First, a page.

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Throwback Thursday: The rise and fall of DDT

  • Dec 02, 2015
  • 303 words
  • 2 minutes
A swarm of mosquitoes at LaSalle Marina in Burlington, Ontario Expand Image

Dichlorodiphenyltrichloroethane. The word is a mouthful. The chemical, commonly known as DDT, was at one time the most popular pesticide in the world.

DDT is now infamous for the harm it can cause to the environment and humans, but at the peak of its popularity in the 1940s, the chemical was featured in a Green Cross ad published in the July 1946 issue of the Canadian Geographical Journal. The half-page ad, pictured at right, touts the product as “the modern way to beautiful healthy flowers.” It suggests homeowners, “spray regularly with Green Cross DDT Flower Spray.”

During the Second World War, troops and civilians abroad were sprayed with the stuff to control vector-borne disease such as typhus and malaria. Back home, trucks spewed a fine mist of the colourless, odorless liquid in suburban neighborhoods to combat insects, as children frolicked in the chemical fog.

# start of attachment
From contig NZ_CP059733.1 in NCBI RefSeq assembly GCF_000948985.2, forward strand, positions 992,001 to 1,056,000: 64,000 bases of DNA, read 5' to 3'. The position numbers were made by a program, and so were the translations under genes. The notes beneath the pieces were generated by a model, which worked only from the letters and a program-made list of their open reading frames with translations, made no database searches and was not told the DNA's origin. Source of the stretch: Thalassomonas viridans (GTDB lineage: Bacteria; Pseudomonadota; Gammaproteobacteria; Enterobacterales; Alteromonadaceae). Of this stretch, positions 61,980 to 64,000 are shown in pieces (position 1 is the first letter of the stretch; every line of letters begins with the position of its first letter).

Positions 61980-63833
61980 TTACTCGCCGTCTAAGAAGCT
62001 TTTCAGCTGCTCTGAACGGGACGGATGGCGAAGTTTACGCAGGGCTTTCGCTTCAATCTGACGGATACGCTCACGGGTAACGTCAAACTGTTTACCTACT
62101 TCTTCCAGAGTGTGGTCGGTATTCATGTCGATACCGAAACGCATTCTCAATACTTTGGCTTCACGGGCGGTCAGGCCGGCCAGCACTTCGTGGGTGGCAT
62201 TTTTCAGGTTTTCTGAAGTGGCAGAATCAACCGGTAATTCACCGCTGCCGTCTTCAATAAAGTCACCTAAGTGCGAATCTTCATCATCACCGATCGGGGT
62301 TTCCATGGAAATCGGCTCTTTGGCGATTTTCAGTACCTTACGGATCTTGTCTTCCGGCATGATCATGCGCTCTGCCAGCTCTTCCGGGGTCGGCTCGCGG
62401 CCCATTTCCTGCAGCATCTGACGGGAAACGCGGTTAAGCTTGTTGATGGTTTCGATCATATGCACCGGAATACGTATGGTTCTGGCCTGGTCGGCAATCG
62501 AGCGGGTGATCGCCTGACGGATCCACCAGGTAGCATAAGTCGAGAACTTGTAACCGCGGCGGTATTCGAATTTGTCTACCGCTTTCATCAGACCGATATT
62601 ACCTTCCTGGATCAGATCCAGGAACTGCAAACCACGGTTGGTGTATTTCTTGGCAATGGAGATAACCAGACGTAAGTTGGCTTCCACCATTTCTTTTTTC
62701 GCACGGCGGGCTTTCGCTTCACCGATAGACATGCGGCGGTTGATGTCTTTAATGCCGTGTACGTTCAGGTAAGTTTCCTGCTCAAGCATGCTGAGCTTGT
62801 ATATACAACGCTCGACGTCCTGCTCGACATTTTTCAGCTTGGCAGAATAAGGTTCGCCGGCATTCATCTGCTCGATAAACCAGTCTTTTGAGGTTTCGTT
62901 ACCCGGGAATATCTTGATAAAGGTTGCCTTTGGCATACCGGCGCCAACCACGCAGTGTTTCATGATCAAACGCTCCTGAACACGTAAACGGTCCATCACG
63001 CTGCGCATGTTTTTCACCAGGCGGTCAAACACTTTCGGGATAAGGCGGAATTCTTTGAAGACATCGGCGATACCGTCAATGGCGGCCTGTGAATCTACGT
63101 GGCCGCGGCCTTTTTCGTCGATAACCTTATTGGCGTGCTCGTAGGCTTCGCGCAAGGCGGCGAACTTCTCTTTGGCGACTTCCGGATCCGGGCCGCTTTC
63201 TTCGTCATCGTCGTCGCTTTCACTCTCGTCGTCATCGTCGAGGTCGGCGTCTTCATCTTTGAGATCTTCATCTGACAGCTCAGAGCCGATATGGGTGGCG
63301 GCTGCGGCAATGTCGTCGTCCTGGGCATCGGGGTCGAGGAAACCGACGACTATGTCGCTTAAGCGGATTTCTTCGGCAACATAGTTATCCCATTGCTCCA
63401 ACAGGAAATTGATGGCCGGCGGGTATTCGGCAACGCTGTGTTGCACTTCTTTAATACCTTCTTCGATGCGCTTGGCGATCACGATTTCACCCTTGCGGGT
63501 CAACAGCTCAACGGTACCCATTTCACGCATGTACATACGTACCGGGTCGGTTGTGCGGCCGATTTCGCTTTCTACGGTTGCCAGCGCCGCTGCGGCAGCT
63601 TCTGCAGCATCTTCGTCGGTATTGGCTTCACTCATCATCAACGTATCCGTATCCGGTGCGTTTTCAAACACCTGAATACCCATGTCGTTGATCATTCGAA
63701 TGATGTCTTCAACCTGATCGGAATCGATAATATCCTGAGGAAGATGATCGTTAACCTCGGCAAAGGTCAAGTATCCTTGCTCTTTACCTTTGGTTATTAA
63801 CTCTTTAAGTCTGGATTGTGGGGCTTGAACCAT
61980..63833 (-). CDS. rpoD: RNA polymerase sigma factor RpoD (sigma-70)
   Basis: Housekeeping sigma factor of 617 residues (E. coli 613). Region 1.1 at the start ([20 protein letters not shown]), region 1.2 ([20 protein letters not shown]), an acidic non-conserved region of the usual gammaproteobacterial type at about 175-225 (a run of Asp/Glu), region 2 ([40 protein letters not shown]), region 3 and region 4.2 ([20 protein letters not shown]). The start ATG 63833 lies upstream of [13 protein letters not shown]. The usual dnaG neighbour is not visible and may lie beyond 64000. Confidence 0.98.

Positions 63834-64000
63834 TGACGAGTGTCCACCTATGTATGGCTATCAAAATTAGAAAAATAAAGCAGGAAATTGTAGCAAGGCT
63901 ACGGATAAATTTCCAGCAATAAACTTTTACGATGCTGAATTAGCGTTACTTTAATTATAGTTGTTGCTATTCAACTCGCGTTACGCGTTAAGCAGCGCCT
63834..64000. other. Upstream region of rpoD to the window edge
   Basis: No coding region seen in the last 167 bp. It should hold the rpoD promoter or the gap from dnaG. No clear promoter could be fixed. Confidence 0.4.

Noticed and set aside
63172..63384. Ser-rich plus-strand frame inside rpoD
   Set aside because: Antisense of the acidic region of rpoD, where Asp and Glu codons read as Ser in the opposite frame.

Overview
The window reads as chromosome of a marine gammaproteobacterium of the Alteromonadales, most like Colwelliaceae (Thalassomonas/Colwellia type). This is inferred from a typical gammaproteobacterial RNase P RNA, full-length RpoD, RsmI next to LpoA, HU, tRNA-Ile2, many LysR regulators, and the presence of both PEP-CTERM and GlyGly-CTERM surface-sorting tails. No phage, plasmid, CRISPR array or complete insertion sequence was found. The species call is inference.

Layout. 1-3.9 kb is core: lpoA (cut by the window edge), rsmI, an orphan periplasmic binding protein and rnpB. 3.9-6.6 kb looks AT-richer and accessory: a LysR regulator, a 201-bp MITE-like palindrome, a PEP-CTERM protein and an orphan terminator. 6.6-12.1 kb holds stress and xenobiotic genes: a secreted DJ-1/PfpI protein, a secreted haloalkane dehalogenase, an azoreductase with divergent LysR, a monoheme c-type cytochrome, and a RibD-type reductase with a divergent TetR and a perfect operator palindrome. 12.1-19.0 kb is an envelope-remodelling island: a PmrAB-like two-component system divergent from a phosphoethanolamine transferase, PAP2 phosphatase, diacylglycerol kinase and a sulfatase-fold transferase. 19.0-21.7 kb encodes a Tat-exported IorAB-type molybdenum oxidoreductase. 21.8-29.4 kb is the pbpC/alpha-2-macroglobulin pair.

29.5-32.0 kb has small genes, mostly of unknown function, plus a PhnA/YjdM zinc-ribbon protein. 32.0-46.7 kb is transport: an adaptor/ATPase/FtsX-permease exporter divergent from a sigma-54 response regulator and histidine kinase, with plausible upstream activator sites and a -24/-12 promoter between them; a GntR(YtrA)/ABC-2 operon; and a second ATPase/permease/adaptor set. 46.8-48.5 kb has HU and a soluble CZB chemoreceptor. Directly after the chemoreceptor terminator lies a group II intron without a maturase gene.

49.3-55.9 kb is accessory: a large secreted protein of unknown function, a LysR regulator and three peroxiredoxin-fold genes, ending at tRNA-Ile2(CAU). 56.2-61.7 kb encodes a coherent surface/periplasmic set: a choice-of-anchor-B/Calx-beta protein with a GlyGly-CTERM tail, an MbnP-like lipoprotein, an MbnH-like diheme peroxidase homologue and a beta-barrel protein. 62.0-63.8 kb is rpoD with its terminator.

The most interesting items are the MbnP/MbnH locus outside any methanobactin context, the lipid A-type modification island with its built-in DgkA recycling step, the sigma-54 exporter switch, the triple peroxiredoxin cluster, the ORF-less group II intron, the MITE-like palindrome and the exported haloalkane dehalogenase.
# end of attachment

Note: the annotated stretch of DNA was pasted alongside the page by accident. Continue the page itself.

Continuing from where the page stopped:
While incredibly effective, mounting evidence in the 1950’s began to suggest that DDT’s persistence in the environment, originally considered a positive characteristic, could reach toxic levels, and its ability to harm the nervous system in pests, another one of its strengths, was also true for humans. By the 1950’s and 1960’s, the insecticide became highly regulated in North America, and by the early 1970’s it was banned or restricted in the U.S., Canada and most of Europe. Since then, animal studies have linked DDT to reproductive issues and tumors, classifying it globally as a probable carcinogen.

While it hasn’t been used in Canada for about 25 years, traces of DDT have been found in the Arctic, where it was never sprayed, in human fat tissue and breast milk, as well as in the soil, water and snow. DDT is however still used in developing countries, but mostly to control mosquito-borne malaria.

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(Image: Can Geo Archives)


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